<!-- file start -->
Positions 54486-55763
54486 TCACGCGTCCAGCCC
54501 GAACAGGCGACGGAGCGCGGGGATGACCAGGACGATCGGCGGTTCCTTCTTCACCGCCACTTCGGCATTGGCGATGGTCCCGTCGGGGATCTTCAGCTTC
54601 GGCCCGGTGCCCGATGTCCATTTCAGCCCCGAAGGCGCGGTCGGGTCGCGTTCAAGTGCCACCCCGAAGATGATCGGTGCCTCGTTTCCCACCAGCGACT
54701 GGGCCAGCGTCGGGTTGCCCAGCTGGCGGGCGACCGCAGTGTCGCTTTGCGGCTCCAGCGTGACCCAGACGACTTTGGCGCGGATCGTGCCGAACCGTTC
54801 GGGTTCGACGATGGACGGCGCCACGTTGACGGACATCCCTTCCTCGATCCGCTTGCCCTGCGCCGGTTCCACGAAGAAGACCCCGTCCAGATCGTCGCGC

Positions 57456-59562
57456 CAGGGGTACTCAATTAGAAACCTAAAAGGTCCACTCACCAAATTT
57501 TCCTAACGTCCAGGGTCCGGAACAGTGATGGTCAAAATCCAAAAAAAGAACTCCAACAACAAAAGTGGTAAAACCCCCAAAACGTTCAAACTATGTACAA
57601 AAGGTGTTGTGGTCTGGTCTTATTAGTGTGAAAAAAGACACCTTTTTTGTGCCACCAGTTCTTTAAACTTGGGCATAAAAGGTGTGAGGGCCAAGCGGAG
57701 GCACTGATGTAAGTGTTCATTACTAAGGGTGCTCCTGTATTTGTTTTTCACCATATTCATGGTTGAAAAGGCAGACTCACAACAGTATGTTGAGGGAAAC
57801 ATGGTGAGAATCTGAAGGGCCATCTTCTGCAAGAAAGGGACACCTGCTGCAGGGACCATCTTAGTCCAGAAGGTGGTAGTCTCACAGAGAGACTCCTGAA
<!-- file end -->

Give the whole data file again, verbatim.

Positions 54486-55763
54486 TCACGCGTCCAGCCC
54501 GAACAGGCGACGGAGCGCGGGGATGACCAGGACGATCGGCGGTTCCTTCTTCACCGCCACTTCGGCATTGGCGATGGTCCCGTCGGGGATCTTCAGCTTC
54601 GGCCCGGTGCCCGATGTCCATTTCAGCCCCGAAGGCGCGGTCGGGTCGCGTTCAAGTGCCACCCCGAAGATGATCGGTGCCTCGTTTCCCACCAGCGACT
54701 GGGCCAGCGTCGGGTTGCCCAGCTGGCGGGCGACCGCAGTGTCGCTTTGCGGCTCCAGCGTGACCCAGACGACTTTGGCGCGGATCGTGCCGAACCGTTC
54801 GGGTTCGACGATGGACGGCGCCACGTTGACGGACATCCCTTCCTCGATCCGCTTGCCCTGCGCCGGTTCCACGAAGAAGACCCCGTCCAGATCGTCGCGC

Positions 57456-59562
57456 CAGGGGTACTCAATTAGAAACCTAAAAGGTCCACTCACCAAATTT
57501 TCCTAACGTCCAGGGTCCGGAACAGTGATGGTCAAAATCCAAAAAAAGAACTCCAACAACAAAAGTGGTAAAACCCCCAAAACGTTCAAACTATGTACAA
57601 AAGGTGTTGTGGTCTGGTCTTATTAGTGTGAAAAAAGACACCTTTTTTGTGCCACCAGTTCTTTAAACTTGGGCATAAAAGGTGTGAGGGCCAAGCGGAG
57701 GCACTGATGTAAGTGTTCATTACTAAGGGTGCTCCTGTATTTGTTTTTCACCATATTCATGGTTGAAAAGGCAGACTCACAACAGTATGTTGAGGGAAAC
57801 ATGGTGAGAATCTGAAGGGCCATCTTCTGCAAGAAAGGGACACCTGCTGCAGGGACCATCTTAGTCCAGAAGGTGGTAGTCTCACAGAGAGACTCCTGAA